By Spencer Hogeweg – Porfolio Manger Credits, Aegon AM

High yield investors had a good start of the year with returns exceeding 6% in Europe and 8% in the US (in dollar terms). That raises the question: where do we go from here? Obviously, the high yield market is not a very liquid market and entry fees are substantial. But is there any need to sell already? Or should we continue to profit from this clear-cut and exploitable market anomaly?

The latest edition of the Deutsche Bank AG’s default study suggests that credit spreads are still relatively wide. The following chart shows the annual default rate on high-yield bonds rated single-B by Moody’s Investors Service. What stands out is the reduction in the default rates since the dot-com bubble, which coincides with the decisions that the central banks in the developed markets made to slash interest rates and keep them at historically low levels. Low interest rates make it easier to meet debt payments and facilitate refinancing of debt, allowing corporates more time for a turnaround.

Graph 1: Annual default rates for B-rated HY bonds. Source: Moody’s, Deutsche Bank

Negligible default chance for BB’s

Due to the lower level of the underlying interest rates, a single-B rated credit is far less likely to default these days than in the 80s or 90s. BB rated credits confirm the findings of single-Bs. Since the financial crisis, the number of BB defaults has been zero in four out of nine years, and the BB default rate has only once risen above 0.3%. In the previous 29 years we saw three years with no BB defaults, and the annual rate was more than 0.3% in 22 of those years. CCCs, however, are the exception as there has been no obvious step-down in defaults after 2004.

Yet, as we look at the market, average spreads have been identical in both the pre and the post 2004 periods, which means investors are now better rewarded for default risk, especially if you believe this low-default environment continues. There is also some evidence European defaults have been structurally lower than US defaults over the past 15 years.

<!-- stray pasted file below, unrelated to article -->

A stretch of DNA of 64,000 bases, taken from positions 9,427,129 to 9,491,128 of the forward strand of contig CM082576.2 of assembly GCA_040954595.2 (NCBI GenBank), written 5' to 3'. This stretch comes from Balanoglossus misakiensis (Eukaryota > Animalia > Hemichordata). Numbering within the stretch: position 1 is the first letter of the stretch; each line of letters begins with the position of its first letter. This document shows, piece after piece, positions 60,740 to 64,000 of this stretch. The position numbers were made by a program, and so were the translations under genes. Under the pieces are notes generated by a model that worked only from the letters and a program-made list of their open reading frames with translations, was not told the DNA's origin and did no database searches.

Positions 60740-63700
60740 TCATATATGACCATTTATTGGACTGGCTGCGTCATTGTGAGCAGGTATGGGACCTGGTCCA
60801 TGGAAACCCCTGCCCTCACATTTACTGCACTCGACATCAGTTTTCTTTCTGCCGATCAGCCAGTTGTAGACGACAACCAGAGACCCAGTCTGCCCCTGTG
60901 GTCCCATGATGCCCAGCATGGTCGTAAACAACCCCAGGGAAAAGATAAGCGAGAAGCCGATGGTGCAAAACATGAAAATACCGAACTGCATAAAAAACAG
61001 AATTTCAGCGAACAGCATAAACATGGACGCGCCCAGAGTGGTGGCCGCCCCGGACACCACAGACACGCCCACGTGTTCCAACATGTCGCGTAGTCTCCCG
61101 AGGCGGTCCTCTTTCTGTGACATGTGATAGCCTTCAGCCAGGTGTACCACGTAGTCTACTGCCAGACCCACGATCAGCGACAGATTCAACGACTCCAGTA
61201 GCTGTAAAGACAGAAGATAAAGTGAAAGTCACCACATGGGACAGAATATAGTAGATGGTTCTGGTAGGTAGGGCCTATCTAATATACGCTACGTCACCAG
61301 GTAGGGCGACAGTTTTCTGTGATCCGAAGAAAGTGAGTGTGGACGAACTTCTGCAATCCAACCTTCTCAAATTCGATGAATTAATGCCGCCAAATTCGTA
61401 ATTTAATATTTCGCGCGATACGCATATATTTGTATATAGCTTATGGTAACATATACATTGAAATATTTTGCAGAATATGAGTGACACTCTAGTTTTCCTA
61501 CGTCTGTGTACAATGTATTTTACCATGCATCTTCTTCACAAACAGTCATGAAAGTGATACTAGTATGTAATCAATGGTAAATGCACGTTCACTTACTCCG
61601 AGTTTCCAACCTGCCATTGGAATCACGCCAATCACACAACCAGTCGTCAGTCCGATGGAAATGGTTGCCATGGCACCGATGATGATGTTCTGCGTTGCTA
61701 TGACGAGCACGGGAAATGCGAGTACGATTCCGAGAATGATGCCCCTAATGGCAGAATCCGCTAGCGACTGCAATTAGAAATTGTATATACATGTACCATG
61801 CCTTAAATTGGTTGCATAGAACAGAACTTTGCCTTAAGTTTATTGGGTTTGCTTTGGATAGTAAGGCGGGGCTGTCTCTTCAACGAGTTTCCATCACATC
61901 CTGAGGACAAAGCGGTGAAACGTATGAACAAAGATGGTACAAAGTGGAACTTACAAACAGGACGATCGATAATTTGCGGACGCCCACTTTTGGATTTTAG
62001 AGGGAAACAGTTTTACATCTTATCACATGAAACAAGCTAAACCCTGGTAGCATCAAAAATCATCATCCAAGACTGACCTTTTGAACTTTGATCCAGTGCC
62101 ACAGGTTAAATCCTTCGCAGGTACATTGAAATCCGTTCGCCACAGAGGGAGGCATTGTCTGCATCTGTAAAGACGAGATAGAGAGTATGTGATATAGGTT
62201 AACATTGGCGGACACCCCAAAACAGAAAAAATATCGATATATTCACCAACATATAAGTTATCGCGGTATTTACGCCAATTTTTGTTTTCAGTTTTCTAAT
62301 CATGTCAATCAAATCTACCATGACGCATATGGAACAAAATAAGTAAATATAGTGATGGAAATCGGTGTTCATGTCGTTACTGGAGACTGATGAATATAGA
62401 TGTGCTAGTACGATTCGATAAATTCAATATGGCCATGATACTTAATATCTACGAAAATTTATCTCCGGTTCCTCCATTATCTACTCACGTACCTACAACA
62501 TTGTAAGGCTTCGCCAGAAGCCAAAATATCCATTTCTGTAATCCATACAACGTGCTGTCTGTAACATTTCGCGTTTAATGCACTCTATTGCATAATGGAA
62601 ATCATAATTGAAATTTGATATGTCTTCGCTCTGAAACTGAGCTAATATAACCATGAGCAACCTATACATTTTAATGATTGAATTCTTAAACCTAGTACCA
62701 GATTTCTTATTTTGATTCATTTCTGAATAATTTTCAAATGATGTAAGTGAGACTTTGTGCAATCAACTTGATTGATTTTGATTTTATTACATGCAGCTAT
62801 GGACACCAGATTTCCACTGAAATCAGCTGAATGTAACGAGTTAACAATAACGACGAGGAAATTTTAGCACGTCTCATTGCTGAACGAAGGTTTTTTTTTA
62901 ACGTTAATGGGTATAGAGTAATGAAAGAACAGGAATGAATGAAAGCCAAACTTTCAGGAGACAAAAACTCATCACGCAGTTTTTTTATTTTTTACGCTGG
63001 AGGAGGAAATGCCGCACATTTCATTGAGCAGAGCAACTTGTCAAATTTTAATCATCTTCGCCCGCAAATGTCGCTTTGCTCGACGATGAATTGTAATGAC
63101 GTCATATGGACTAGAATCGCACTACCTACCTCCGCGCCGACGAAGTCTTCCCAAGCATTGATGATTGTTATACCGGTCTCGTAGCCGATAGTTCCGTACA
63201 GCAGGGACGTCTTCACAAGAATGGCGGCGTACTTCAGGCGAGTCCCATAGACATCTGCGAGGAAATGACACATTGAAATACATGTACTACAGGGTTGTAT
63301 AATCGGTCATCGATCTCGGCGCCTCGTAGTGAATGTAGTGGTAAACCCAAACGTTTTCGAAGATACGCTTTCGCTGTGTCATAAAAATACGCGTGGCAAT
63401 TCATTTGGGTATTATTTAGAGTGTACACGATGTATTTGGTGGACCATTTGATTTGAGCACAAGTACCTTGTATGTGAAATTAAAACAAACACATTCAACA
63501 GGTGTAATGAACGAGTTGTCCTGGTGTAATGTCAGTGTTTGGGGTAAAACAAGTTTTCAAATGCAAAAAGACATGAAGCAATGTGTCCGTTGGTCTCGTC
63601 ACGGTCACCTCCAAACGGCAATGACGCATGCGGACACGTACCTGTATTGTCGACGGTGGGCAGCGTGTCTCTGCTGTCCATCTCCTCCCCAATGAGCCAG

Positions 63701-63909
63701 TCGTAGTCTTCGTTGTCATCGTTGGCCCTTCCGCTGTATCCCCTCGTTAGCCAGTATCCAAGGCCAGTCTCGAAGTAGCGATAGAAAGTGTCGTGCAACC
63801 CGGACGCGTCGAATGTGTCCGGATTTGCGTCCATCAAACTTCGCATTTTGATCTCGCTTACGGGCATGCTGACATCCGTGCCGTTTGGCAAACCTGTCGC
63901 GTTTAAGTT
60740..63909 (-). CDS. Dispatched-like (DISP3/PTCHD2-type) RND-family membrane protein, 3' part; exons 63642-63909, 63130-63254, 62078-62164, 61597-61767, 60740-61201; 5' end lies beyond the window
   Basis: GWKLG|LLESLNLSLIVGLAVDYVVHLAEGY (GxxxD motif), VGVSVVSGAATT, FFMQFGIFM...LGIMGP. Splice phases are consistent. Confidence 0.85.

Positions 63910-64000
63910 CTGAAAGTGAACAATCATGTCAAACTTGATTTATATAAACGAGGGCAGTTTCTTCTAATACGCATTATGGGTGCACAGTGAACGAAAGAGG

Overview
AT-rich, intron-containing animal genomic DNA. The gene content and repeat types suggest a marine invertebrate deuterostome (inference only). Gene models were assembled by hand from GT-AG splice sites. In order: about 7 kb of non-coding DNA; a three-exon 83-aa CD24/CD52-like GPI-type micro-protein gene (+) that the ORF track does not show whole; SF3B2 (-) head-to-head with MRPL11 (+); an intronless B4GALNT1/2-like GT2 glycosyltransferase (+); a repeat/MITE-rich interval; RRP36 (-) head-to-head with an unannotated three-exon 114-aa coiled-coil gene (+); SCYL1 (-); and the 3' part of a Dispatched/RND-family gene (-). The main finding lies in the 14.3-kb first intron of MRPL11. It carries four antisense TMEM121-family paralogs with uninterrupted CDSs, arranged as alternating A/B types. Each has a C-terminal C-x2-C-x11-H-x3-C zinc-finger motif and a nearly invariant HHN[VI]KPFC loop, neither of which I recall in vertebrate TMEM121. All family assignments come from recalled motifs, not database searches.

Graph 2: Spread for B-rated HY bonds. Source: S&P, Deutsche Bank, FactSet

Have companies levered up since the financial crisis? A look at long-term credit fundamentals shows that corporates are not really levering up in high yield. Obviously, the size of the BBB market and potential downgrades that would follow should we enter a recession, is a concern. So is the issuance of covenant-lite loans in the leveraged loans market, although that doesn’t necessarily bring large scale defaults in the next cycle as without covenants there are fewer triggers that lead to defaults.

Market liquidity still a concern

The caveat is that the market is no longer as resilient to shocks as it once was, because there are fewer dealers holding much less inventory. Also the dealers are managing their own books like portfolio managers and don’t want to take the other side of the trade anymore, should the market turn.

This is what we clearly saw in the last quarter of 2018. Liquidity dried up very rapidly as traders and portfolio managers attempted to reduce risk and risk appetite completely disappeared in November and December. But it took less than a week in the new year for the market to return to “risk-on”, which resulted in such good returns that the losses of 2018 were fully erased.

The Deutsche Bank research report characterizes the world as high-debt, low-growth, low-real yield, low-default, low-liquidity. That is a very challenging combination for investors. But that same combination should be great for buy-and-hold high yield investors, which could exploit the excess returns in credit relative to long-term default averages. As the European high yield spreads are wider than US spreads, one could argue that buy-and-hold European high yield investors have a lot of default protection embedded in spreads.

Overweight high yield bonds

In our asset allocation we hold a tactical overweight in high yield bonds versus an underweight in sovereign bonds. In the current environment of low interest rates, we expect investors to continue their search for yield and add to credit positions. Even though spreads have tightened considerably in the last few months, we still think that high yield bonds continue to outperform government bonds taking into account the excess yield of about 350 basis points.